There’s a new breed of travelers spawned by online flight booking: fake flyers.
The fake flyer is not someone pretending to be a flight passenger and just hangs around in airport terminal lounges without actually boarding the plane and taking the flight to a destination. Instead, the fake flyer is a booked passenger pretending to be someone else or who is not the passenger that he or she claims to be.
Fake flyers are proliferating as some people are buying plane booking online by bulk which is cheap and then resell the booked flight to other travelers who are looking for cheap plane tickets.
The buyer is able to avail himself of bulk booking by putting fictitious names on many e-tickets. These e-tickets are then sold to other interested travelers. But for the buyer to assume or use the e-ticket, his or her name should match the fictitious name indicated on the ticket. So the original ticket buyer provides customers fake ID cards with names that match those on the e-ticket. The passenger shows the ID to the airline’s airport front liners to prove that he or she is the e-ticket holder before boarding the flight.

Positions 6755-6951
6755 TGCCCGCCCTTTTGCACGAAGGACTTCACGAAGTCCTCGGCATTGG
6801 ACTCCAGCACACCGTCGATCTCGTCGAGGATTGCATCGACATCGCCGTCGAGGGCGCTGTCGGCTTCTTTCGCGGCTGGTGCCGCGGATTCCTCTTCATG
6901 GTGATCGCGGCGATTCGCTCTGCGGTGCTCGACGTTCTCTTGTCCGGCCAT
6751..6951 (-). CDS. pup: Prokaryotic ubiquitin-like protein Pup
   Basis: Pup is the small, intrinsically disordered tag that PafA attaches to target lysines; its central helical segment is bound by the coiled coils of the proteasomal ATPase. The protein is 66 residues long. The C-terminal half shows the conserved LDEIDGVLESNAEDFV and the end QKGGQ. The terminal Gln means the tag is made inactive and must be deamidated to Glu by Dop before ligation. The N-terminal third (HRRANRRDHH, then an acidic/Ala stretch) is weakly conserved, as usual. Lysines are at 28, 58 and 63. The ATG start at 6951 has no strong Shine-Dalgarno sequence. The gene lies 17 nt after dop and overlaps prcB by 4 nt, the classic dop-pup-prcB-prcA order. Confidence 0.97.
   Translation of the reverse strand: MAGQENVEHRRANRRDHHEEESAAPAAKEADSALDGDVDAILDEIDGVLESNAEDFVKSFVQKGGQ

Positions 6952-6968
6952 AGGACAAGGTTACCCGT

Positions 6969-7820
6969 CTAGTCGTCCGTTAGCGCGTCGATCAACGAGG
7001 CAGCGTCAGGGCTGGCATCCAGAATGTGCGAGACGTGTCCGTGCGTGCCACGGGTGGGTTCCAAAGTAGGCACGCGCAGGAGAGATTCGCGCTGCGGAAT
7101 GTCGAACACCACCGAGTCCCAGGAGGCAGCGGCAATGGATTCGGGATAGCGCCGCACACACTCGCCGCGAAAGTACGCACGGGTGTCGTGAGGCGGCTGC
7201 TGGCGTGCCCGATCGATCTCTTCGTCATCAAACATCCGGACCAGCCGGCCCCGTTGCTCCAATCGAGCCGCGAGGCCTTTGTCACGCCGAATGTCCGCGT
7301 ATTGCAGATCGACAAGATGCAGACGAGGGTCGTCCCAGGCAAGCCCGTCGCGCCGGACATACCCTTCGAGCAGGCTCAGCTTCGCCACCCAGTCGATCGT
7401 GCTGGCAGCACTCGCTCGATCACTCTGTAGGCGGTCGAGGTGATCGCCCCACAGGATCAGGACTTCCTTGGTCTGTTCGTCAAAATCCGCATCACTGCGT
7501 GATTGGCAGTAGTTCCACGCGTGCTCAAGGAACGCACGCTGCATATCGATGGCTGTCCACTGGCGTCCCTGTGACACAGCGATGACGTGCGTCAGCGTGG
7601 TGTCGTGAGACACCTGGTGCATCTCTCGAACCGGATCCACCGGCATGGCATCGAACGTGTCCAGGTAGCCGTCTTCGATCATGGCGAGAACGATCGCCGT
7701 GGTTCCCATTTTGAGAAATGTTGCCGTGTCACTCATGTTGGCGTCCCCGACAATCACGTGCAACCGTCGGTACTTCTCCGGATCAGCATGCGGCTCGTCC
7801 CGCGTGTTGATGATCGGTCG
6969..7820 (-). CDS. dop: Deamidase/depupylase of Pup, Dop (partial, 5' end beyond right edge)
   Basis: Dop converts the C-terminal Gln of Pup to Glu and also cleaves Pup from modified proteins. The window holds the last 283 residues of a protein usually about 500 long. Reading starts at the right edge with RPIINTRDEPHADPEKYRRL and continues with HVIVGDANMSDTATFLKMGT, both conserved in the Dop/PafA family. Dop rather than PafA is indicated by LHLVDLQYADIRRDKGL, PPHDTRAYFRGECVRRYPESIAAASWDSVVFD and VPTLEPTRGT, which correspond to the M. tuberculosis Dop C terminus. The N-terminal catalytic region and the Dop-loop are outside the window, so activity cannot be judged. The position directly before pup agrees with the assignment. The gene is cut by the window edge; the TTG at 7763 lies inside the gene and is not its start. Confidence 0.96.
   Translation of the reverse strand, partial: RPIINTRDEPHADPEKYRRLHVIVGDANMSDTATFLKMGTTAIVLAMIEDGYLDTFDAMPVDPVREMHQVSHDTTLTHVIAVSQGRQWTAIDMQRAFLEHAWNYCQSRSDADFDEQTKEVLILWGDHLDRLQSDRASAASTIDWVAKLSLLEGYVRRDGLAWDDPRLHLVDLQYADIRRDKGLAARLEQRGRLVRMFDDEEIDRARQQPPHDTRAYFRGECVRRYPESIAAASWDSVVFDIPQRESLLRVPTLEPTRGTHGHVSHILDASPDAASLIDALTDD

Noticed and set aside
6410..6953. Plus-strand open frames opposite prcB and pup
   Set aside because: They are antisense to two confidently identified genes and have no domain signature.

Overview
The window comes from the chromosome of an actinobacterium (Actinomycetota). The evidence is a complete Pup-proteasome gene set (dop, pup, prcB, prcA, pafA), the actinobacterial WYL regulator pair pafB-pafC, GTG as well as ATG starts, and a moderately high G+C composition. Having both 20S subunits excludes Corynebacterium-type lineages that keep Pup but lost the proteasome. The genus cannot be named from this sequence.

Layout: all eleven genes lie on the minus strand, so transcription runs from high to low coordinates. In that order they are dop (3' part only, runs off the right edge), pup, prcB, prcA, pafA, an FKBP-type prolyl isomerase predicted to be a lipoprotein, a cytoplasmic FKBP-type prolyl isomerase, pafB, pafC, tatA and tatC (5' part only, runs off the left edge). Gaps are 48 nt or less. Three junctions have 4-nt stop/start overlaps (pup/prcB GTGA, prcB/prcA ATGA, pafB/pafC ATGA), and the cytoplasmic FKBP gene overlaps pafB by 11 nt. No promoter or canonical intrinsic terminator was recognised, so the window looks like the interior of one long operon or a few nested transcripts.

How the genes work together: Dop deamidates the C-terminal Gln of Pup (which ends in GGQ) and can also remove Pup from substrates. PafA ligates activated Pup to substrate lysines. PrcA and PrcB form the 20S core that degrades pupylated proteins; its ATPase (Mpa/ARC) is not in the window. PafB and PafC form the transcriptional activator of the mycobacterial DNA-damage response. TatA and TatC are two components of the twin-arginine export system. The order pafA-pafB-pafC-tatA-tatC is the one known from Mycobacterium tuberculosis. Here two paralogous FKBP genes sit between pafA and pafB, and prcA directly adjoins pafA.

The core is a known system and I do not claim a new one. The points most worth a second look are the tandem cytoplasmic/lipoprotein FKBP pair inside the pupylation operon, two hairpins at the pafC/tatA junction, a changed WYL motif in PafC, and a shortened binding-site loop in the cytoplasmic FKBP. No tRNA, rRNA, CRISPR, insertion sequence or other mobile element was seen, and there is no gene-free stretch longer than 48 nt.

The Philippine Airlines (PAL) regards the practice as a scam and has taken steps to prevent it. In a social media post, PAL warned against buying tickets from such scammers, saying its front liners are trained in spotting fake ID.
PAL said those caught using fake ID will not only miss their flight but will also be criminally charged. The use of fake ID or using a fictitious name and concealing true name is a violation of Article 178 and Article 172 (falsification of public documents) under the Revised Penal Code.
X-ray machines and metal detectors at airport security checkpoints may not detect fake ID but PAL front liners know who are the real and bogus booked passengers. For those who will dare, they just need to keep in mind that fake flyers don’t fly on real planes.